Telum Talks To Antoine Calendrier, EVP and Head of Crisis & Trust Services, APAC at Edelman

Telum Talks To Antoine Calendrier, EVP and Head of Crisis & Trust Services, APAC at Edelman

Antoine Calendrier leads Edelman’s Issues and Crisis Practice for Asia Pacific, bringing with him over two decades of international communications credentials with multinational corporations, governmental organisations and global brands, including Microsoft, Huawei, Qualcomm and Boeing. We caught up with Antoine to talk about the pathway to trust - how organisations can rebuild after a crisis.

The past year has seen its fair share of crises in the APAC region. What are some of the common threads or themes you have seen across these?
Over the last couple of years, we have seen a continued rise in cyber-threats and data breaches - in particular ransomwares - across the region. On this front, one of most significant changes that have been experienced in APAC, is the scale of the operational impact these cybersecurity issues have had on organisations. From network outages to large infrastructure shutdowns, cyber actors are findings new ways to materially and durably damage businesses.

Beyond cybercrime, organisations have been witnessing a deep erosion of stakeholder trust in most APAC countries. Australia, in particular, has experienced a significant drop in public trust in traditional institutions (Business, NGOs, Government and Media) where none of them are currently seen as trustworthy. This trust decrease is taking place within an overall polarised environment - with complex geopolitical and economic interplays that make the horizon incredibly hard to read for business leaders.
How much of successfully navigating and surviving a major crisis comes down to having a strong brand to begin with, versus planning and preparation, response and communications, and your actions subsequent to a crisis? And does this differ depending on the type of crisis? (e.g. reputational, physical, financial, environmental) 
For businesses, having a strong brand essentially means having trust in the bank. There is a well-established body of research on trust showing that solid trust equity is the single-most critical protector for an organisation facing a major crisis and a critical driver of business resilience. Nurturing strong trust equity not only helps to absorb the initial shock of a crisis, but also allows the organisation to rebuild faster and stronger. Therefore, when an organisation prepares itself to withstand the event of a crisis, step number one is to build a solid trust foundation. While the protective benefit of trust is generally well understood, its post-crisis rebounding characteristic is less known - and yet this is one of the most potent powers of trust. In the crisis recovery phase, the trust attributes that are usually considered as “soft” - such as brand purpose and integrity - are the most trust-restorative. The attributes of ability and dependability, which are performance-related, play an important yet usually secondary role in recovering from a crisis.
There are many, many examples of major corporations losing enormous amounts of trust, goodwill and shareholder value because they went straight on the defensive. What should the focus and thinking of an organisation be when crisis does strike?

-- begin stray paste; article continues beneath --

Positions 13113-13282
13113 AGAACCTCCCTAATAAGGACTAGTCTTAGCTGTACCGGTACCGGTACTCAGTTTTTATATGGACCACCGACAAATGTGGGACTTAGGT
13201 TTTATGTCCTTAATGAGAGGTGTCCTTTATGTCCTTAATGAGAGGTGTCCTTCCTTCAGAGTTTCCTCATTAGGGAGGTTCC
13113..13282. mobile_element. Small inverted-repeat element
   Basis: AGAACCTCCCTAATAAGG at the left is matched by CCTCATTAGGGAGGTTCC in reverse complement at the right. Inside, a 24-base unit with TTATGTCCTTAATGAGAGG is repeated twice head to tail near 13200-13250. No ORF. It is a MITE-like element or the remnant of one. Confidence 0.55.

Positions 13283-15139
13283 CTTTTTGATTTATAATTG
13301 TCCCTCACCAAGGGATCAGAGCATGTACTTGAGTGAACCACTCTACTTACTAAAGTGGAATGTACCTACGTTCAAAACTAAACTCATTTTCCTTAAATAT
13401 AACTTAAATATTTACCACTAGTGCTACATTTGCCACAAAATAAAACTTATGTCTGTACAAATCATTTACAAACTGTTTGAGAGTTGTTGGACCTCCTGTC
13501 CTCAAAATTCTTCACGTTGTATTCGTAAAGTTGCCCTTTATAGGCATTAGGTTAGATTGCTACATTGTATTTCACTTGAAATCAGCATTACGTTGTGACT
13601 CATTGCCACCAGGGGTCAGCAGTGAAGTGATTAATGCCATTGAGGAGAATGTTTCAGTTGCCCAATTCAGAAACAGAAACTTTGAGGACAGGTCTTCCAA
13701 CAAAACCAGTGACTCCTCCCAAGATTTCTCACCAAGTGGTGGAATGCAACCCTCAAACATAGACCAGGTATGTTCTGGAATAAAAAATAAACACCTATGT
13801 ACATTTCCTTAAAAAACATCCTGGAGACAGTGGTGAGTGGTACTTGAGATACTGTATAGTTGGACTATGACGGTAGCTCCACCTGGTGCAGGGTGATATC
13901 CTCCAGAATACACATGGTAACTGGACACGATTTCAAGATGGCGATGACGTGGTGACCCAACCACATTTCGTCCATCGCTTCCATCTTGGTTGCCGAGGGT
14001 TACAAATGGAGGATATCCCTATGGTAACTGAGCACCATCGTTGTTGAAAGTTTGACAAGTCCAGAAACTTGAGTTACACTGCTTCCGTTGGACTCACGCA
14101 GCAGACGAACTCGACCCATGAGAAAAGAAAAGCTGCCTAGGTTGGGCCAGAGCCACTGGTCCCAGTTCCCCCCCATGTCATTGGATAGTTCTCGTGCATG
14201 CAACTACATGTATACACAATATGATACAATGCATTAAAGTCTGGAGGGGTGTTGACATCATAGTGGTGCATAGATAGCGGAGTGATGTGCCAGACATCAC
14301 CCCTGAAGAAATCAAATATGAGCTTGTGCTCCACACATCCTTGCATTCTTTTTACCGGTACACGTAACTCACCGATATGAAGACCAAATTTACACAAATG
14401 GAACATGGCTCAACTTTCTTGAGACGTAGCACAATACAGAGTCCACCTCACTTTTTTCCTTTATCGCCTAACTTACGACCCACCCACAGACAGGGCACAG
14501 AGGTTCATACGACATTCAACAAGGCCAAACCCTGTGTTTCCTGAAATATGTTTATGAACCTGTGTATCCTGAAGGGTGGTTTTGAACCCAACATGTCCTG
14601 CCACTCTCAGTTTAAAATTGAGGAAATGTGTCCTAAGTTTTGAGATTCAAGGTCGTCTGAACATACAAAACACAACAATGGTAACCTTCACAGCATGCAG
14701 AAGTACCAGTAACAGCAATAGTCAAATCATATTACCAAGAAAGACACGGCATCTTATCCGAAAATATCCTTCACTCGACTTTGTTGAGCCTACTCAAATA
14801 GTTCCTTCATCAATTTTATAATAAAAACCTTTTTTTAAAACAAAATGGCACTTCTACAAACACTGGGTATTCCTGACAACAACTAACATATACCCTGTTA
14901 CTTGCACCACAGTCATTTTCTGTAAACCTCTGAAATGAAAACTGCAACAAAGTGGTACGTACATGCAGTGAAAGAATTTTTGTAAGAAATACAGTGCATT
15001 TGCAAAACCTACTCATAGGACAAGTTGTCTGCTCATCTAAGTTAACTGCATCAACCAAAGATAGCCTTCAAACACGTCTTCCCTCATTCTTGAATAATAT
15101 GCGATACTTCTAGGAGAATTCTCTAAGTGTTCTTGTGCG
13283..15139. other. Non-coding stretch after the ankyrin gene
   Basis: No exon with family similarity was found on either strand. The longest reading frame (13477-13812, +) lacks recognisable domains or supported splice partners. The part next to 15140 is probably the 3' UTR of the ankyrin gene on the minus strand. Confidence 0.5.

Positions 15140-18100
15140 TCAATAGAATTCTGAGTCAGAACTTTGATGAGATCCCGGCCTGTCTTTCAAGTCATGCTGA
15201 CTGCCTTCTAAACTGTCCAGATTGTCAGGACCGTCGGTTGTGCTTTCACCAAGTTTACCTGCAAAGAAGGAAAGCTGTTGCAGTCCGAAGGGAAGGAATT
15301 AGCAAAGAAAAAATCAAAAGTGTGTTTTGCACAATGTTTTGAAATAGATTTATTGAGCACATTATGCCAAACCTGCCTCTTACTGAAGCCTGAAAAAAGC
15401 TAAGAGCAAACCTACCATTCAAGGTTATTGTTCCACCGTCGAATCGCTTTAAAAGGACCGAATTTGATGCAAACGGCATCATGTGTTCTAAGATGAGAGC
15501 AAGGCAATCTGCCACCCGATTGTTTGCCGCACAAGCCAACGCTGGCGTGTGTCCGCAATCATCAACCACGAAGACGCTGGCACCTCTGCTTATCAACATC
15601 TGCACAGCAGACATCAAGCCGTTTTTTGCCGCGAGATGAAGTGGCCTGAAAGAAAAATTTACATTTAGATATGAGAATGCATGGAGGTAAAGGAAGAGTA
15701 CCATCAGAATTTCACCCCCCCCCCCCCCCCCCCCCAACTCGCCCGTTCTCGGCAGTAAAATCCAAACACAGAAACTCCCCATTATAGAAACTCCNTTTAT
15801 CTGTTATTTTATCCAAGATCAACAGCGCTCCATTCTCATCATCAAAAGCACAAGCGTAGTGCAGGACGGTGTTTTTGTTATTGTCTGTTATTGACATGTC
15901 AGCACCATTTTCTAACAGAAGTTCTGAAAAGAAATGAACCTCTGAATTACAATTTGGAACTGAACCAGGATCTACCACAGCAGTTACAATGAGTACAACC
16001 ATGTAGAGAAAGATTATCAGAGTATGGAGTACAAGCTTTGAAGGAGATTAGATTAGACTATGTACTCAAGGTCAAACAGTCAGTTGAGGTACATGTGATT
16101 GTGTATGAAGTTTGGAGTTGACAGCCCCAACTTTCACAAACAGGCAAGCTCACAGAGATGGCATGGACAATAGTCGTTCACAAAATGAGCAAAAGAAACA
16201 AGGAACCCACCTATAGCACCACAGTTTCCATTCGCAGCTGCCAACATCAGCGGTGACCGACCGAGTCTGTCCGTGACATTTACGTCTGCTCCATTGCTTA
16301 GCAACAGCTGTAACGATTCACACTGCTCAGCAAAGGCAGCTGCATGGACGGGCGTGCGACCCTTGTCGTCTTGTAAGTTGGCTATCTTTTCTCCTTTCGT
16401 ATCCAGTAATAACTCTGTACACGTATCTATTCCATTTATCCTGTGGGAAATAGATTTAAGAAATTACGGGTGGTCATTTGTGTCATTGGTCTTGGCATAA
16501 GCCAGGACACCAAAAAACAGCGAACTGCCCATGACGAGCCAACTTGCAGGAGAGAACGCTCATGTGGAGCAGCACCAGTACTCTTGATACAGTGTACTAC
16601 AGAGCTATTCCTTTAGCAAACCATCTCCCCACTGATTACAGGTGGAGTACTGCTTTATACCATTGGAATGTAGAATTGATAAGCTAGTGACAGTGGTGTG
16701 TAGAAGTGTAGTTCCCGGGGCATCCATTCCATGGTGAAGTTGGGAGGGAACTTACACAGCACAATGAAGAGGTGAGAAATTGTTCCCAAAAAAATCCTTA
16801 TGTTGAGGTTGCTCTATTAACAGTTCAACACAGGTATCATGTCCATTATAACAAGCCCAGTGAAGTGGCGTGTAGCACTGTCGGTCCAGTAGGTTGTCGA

One of the critical shifts that an organisation needs to make when a crisis strikes is to “unfreeze” as quickly as possible from the initial shock. Easier said than done. For most organisations, it is extremely challenging to absorb the blow of a crisis while putting the organisation in motion to respond to the situation. This critical pivot, which is a marker of successful crisis response, can usually only be carried out by a crisis-prepared organisation. Unprepared businesses, not trained to face the surprising dimension of a crisis, tend to move on the defensive. Simultaneously, in the current volatile environment, while crisis preparedness activities remain critical, scenario planning is showing clear limitations.

Today, businesses are much better positioned to respond to threats by making use of agile crisis frameworks which enable greater situational intelligence - as opposed to “plans” which have proven to be too static to address fast-moving issues. These frameworks are powerful in that they enable a dynamic and cohesive view of the issues to address, the operational resolution of the crisis, the stakeholder communications required and the coordination with the critical constituents of the business.
What is the best path to recovery and rebuilding trust during and after a crisis? 
While there is no one-size-fits-all approach to rebuilding trust after a crisis, organisations should consider three critical dimensions to replenish their trust tank.

The first one is to get a clear understanding of the impact of the crisis on stakeholder trust. This should be done through trust-specific measurement that quantifies the damage on stakeholder perceptions, attitudes and behaviours. Concurrently, organisations need to look inward and understand specifically which part of the business trust equity has been impacted.

Second, business leaders need to hold the mirror and look at their own trustworthiness as they recover from the situation. How have their perceived competence, integrity and benevolence been impacted? This step is critical to regain trust not only with external stakeholders but equally with their employees.

Finally, organisations must endeavour to harness their drivers of organisational trust to build trust-focused strategies that will bring the organisation back onto a trusted pathway.

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